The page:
The genius of the YCL proposal was that each of the three members of the Tripartite Alliance (ANC, Cosatu, SACP), founded in the 1980s, should be allocated one-third of the seats gained under the ANC banner. By SACP calculations, this was a reasonable division of the spoils. In any case, according to the SACP's own figures, the ANC had already allocated about 80 seats to the SACP after the 2004 election, so it was no big deal to formalise it at one third of all ANC seats in the NA. The YCL proposal was that ethically there was nothing wrong with the SACP and Cosatu each being allocated one-third of ANC seats even if they did not win a single seat under their own names.

This is where the whizz kids of the YCL, and the parent SACP, should have foreseen that post-Polokwane a new political party might be formed to challenge the new ANC-Cosatu-SACP government. On November 2 a convention will be held to debate the formation of the new party and on December 16 (Dingaan's day...sorry, Day of Reconciliation) the party is expected to be formally launched. Writing in City Press on the debate whether "the time is ripe for a breakaway party," Dumisani Hlophe said there was never a right or wrong time to start a party. "The emerging party does not really have to defeat the ANC at the polls. Instead it will seek to grab a significant share of the political power bloc."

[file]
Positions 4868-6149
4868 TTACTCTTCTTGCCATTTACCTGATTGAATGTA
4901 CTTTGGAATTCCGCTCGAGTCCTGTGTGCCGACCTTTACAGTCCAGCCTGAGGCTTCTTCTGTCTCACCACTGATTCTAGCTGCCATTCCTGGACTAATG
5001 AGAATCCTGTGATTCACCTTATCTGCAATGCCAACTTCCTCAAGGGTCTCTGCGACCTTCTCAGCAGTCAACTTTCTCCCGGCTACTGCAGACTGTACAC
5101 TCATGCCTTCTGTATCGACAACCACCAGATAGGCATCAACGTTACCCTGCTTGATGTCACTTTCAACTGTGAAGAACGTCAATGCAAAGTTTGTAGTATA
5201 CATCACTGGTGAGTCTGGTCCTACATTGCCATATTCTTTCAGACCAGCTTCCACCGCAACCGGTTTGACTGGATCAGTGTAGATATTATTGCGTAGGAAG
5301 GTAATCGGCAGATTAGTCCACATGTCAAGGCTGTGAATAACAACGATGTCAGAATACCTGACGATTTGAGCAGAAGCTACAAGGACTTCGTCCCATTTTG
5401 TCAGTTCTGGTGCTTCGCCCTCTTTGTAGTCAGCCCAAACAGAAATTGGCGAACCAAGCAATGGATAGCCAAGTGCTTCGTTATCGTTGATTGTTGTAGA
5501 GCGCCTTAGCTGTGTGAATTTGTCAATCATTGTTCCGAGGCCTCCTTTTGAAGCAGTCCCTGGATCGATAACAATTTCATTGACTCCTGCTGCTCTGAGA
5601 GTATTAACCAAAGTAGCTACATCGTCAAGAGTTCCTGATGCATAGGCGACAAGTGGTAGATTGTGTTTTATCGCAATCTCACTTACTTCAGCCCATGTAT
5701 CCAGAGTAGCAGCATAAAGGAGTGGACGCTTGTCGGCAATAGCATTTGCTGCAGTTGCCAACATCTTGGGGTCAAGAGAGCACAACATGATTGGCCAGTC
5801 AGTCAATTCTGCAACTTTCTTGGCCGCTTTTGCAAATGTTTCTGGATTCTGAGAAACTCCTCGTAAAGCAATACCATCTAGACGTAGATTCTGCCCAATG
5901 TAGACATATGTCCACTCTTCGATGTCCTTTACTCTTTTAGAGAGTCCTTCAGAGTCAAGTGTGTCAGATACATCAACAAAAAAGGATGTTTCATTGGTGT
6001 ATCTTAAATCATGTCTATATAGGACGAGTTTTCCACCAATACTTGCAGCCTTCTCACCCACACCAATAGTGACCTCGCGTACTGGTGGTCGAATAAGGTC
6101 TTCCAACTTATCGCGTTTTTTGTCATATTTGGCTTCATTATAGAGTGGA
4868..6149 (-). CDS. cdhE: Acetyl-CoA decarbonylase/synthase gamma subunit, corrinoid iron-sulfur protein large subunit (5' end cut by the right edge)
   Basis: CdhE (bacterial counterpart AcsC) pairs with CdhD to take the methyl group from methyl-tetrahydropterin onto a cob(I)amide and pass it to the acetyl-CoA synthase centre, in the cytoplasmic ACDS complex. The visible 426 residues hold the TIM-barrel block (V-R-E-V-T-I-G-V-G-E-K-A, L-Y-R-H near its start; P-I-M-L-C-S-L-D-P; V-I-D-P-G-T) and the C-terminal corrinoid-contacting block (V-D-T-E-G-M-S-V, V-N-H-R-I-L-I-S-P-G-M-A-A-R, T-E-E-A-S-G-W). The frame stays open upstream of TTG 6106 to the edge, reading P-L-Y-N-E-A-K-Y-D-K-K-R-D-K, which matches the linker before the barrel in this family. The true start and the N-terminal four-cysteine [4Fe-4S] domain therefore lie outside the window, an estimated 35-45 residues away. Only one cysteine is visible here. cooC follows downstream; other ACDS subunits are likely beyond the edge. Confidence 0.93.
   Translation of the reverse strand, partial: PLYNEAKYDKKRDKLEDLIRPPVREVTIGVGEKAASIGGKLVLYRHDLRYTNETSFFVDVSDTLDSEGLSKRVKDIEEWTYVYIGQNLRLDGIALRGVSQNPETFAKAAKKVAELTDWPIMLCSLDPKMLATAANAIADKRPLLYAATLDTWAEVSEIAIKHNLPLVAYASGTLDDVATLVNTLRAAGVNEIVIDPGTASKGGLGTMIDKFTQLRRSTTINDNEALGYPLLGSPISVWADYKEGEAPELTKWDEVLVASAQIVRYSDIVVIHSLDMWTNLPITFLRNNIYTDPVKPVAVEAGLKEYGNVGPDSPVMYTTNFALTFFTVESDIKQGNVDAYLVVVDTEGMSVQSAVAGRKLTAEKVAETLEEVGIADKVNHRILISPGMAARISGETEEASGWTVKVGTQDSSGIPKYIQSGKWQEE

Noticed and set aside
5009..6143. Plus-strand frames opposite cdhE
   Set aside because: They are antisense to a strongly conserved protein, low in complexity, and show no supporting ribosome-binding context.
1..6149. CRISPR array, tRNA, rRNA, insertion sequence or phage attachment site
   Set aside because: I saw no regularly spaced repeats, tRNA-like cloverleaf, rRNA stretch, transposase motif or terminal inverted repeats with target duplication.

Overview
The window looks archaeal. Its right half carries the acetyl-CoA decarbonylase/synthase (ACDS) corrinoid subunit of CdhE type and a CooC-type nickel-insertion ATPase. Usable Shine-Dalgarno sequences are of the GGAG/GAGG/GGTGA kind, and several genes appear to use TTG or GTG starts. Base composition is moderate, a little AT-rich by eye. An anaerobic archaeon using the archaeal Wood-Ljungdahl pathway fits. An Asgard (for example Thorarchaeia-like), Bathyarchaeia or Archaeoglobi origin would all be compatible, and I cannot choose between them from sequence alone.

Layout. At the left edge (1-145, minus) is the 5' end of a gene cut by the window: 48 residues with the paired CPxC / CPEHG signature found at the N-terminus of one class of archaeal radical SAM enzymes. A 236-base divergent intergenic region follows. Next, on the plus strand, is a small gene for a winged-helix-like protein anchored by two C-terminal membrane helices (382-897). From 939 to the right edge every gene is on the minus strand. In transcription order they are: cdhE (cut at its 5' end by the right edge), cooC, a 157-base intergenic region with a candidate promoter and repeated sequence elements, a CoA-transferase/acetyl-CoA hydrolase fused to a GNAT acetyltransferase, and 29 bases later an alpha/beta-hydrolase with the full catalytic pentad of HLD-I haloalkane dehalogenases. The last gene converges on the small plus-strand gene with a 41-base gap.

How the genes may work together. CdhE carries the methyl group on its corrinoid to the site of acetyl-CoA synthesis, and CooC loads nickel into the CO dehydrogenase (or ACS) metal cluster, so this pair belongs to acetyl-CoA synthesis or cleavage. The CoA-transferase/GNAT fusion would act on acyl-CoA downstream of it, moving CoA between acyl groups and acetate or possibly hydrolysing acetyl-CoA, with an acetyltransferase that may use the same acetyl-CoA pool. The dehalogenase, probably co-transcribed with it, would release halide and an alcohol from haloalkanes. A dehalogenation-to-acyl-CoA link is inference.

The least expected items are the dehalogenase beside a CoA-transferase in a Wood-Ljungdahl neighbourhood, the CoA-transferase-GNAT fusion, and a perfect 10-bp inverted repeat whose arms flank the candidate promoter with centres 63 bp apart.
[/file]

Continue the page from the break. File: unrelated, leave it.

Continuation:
Take as a basis for calculation the present total of 80 SACP parliamentarians, and assume that at next year's elections (provisionally May 6) the alliance gains, say, 240 (3X80) of the 400 NA seats. This is a random figure which presupposes that the new Lekota-Shilowa breakaway party, plus the Democratic Alliance and other opposition parties, make inroads into Jacob Zuma's ANC which will bring its seat total down from 293. It would stand no chance then of securing a two-thirds majority (without which it cannot change the constitution). If the seat total is cut further, say, to less than 200, then Zuma's party will not even command a simple majority in the NA. All this is speculation, but the chances surely are that the ANC-SACP-Cosatu party will be cut down to size.